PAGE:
By critically examining the reportage from Iraq, we are not denying reality. Rather, we are being prudent. After all we can hardly be expected to trust this coalition of The Bought and Bullied, as Arundhati Roy calls it, after they presented fake documents as proof of Iraq’s WMD capability. Seymour Hersh’s investigative article in the New Yorker outlines how both the highest levels of US and UK government are implicated in presenting what has been called a cut and paste job from the internet, as irrefutable proof of Saddam’s evil intentions.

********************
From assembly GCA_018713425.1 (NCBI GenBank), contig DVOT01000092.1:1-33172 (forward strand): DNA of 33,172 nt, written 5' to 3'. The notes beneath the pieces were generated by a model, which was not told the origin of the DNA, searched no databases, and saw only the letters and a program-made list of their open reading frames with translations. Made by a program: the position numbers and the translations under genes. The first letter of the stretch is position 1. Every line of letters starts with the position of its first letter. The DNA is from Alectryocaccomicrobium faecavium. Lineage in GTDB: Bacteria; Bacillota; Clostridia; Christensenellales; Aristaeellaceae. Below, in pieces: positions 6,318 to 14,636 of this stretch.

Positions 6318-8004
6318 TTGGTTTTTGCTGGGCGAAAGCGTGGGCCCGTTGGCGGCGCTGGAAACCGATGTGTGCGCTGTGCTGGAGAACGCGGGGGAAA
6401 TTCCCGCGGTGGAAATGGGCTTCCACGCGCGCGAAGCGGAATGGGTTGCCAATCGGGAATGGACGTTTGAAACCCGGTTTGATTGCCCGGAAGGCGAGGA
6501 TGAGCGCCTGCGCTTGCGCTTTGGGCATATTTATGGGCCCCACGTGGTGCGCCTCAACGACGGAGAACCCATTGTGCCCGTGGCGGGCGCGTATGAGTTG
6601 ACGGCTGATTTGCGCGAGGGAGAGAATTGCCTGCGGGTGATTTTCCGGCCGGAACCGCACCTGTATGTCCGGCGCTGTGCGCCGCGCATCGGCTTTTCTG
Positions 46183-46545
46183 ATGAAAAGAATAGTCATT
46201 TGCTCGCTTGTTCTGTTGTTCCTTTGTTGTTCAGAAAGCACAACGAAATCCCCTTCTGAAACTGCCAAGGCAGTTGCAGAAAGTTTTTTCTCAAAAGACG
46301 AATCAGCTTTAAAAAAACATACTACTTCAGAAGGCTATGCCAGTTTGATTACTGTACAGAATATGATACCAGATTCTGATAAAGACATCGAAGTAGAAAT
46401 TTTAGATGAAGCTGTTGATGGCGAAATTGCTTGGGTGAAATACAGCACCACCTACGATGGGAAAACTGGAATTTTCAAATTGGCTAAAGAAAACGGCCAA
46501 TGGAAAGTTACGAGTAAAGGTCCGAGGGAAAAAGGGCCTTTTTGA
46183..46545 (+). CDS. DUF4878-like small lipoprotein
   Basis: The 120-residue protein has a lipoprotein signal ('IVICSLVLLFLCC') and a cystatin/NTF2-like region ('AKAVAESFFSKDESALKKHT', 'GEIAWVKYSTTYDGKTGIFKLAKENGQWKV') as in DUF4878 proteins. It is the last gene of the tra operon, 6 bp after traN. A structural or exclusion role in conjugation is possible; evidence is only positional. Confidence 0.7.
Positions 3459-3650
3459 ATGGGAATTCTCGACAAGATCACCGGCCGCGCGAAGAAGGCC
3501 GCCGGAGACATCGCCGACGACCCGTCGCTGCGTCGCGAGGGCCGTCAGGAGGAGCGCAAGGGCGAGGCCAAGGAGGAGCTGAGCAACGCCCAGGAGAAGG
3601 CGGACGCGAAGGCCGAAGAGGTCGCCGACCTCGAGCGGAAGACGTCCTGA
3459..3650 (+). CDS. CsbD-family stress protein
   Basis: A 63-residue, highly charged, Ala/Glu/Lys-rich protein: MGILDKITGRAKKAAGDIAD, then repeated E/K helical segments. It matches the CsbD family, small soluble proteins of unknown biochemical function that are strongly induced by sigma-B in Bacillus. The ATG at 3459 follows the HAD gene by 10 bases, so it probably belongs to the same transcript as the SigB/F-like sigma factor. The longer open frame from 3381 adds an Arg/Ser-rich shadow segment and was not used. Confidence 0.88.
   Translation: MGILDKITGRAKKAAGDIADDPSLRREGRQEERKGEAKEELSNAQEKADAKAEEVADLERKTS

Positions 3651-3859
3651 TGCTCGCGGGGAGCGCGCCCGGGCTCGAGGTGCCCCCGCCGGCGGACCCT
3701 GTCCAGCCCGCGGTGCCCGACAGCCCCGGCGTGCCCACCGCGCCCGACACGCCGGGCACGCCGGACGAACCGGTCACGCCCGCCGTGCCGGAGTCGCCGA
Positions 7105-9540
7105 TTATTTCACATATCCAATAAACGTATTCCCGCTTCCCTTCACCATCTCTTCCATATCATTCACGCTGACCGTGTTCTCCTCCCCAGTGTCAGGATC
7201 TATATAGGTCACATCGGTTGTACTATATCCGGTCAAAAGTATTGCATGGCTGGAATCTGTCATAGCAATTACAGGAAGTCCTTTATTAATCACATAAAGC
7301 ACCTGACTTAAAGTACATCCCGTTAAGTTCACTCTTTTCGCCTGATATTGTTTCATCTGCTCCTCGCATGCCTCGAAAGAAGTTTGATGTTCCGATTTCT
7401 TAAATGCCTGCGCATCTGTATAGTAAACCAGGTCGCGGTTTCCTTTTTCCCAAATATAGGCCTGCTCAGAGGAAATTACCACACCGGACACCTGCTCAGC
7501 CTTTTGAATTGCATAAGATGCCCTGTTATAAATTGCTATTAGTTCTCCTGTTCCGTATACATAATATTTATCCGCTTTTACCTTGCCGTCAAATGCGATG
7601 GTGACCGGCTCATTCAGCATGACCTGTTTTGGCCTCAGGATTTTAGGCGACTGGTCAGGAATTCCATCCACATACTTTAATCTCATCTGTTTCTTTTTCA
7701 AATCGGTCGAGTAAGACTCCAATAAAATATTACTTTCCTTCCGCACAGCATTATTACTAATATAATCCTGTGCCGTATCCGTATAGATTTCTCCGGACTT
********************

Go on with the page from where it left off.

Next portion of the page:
Our understanding of far away events depends upon how they are narrated. Colonizers have long depended upon selective, de-contextualized reporting for maintaining support within their home constituencies. Such reporting is a powerful way of disassociating the present from the past – thus enabling these governments to paint pictures of the colonized societies that are far from actual reality. As soon as we put the images on TV in their proper historic context, a different picture emerges. We remind ourselves that just a few months ago, similar scenes of Afghani joy at being liberated by the Americans and British from the Taliban were relayed to tell us that the war in Afghanistan had ended. But it has become clear that neither the war had ended, nor was the peace sustainable. In fact, a façade had been created, which has since fallen apart, but by then the corporate media had discovered new interests.